Developing a successful training program can be a daunting task. Have I covered everything that I need to whilst keeping my learners engaged? What types of content and formats will they better respond to? What if they tell me they understand it but they actually don’t and an accident happens?
Every trainer feels personally responsible for their learners when they’re adopting new training and for those in high-risk industries, there’s a very serious reality behind the importance of mission-critical training being learnt successfully.
The truth is, creating a training programme that every learner can pick up easily the first time around is difficult. This is often due to something called cognitive overload - a situation where the trainer presents too much information or too many tasks simultaneously which in turn overwhelms and stuns the learner. This results in the learner being unable to process new information, ultimately compromising the learning effectiveness. It’s not that the trainee doesn’t want to learn, it’s that they’ve become so overwhelmed that they can’t.
In today's market - companies are continually updating their traditional training programs to make them more engaging, safe and self-directed through simulation and scenario-based eLearning platforms, we discuss this in more detail, here:
Recognising Cognitive Overload
As trainers, you want to maximise your results, use your budget wisely, and ensure that your learners are safe from cognitive overload while they train. But how do you do this, while also trying to get as much information across to the learner as possible?
It is therefore essential to recognise the tell-tale signs of cognitive overload. These signs include:
● Forgetting previously learned information
Sound like you? “We went through this training yesterday, how does nobody remember!?”
● The inability to apply knowledge learned to a real-world context
Sound like you? “They passed the test in their training every time, but their boss says they keep getting it wrong when they’re on the job”
● Failure to make decisions on the job
Sound like you? “There was a huge mistake made on the client's project and nobody knew how to handle it!”
When developing training programs, you can dilute the risk of cognitive overload by recognising these signs and addressing the possible causes before they happen within your program.
Provide a recognisable environment where it's safe to fail
In many traditional learning and training settings, learners listen to and are shown information and are then expected to apply all their learnings in the real world, often without the opportunity to practice or prepare themselves. This can lead to cognitive overload as the learner is just not well-equipped enough to apply their learnings, which in turn can cause panic and fear of failure. It’s important to provide an environment where the learner is able to test their new learnings without consequence if they don’t apply them right the first time.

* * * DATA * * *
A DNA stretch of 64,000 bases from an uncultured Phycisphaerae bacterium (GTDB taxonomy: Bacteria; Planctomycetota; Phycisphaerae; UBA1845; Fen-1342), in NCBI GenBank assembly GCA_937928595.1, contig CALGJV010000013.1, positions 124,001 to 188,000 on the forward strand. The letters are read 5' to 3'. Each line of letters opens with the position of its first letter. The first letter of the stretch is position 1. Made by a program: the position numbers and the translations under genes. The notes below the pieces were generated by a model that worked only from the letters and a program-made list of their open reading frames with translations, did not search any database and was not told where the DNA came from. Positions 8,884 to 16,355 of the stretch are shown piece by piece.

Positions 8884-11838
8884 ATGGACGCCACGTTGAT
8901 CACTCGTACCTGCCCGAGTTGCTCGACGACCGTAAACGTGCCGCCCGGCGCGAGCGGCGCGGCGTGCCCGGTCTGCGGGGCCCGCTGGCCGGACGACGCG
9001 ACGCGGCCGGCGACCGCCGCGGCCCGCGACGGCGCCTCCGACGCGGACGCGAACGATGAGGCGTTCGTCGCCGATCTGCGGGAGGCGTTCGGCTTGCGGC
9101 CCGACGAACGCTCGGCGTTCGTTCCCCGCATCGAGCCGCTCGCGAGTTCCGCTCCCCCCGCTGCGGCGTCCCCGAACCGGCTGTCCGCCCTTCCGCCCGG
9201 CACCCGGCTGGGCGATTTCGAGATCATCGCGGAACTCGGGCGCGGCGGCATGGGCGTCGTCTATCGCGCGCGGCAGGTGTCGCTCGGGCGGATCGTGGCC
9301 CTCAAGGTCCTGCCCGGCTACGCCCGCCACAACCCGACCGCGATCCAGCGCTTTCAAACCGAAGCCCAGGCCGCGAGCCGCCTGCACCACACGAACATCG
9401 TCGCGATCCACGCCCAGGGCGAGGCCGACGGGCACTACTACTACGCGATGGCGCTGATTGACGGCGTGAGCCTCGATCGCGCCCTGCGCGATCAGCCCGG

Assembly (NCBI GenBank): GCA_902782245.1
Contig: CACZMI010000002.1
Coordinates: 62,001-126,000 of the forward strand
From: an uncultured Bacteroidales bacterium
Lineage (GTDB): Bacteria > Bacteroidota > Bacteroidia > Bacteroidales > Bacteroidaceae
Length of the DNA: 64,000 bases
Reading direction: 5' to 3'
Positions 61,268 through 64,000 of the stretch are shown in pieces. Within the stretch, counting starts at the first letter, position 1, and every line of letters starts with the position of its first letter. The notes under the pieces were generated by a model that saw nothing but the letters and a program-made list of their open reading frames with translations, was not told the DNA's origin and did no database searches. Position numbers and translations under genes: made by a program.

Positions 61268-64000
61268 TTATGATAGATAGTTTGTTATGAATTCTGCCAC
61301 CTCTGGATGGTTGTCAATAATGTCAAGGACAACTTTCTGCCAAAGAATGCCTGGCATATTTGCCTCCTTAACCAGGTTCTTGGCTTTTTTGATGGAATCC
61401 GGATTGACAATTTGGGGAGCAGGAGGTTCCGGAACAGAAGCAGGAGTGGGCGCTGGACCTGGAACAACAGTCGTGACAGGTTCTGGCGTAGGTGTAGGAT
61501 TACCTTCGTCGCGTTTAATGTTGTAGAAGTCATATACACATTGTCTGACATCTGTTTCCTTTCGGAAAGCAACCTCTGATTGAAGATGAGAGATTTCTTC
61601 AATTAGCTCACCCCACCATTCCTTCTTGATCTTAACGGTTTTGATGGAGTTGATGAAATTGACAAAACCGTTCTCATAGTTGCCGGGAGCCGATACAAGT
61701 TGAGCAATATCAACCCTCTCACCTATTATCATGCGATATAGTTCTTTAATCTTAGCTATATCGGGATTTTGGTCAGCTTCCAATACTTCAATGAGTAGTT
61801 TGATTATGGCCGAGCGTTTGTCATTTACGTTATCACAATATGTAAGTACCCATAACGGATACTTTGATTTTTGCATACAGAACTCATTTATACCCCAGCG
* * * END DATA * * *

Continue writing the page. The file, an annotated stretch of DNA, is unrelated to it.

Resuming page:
Simulation-based eLearning is a method used to impart real-world knowledge and practical experience to trainees. Learners can use their knowledge in a realistic, functional context, to accomplish a task or overcome a common challenge in a safe, risk-free environment, where they can continually develop their confidence. This increases the value and engagement of the training course.(1)
Encouraging self-directed learning
Self-directed learning helps to overcome cognitive overload as learners drive their own learning. Research has shown that scenario-based eLearning allows for problem-based learning and Cathy Moore, a widely respected authority on Scenarios in eLearning, stated:
“Trying to solve a problem before being taught the solution leads to better learning, even when errors are made in the attempt.” (2)
Scenario-based eLearning helps the learner discover what works, what doesn’t and in the process, they learn - even if some of their attempts result in failure. Scenario-based eLearning allows learners to feel empowered and limits the risk of cognitive overload resulting in a positive learning experience.
To summarise, simulation and scenario-based eLearning programs are useful tools in overcoming cognitive overload that every part of a business will benefit from— no more rote learning and memorising pages of notes or feeling of being overwhelmed. Instead, trainees can drive their learning and be confident in doing so. By adopting an eLearning platform that allows both of these, as a trainer you’ll be able to reduce risk, maximise efficiency and build ROI. And employers will feel the positive repercussions as the program empowers their workforce through positive learning experiences that actually work.
1 A. Majumdar, “The value of simulations when creating e-learning solutions for application training”, eLearning Industry, 2015, https://elearningindustry.com/the-value-of-simulations-when-creating-elearning-solutions-for-applicatio n-training (accessed 28 November 2018)
2 C.Moore, “Where’s the research support for Scenarios”, Cathy Moore: Let’s save the world from boring training! 2016, http://blog.cathy-moore.com/faqconc/wheres-the-research-support-for-scenarios/ (accessed 28 November 2018)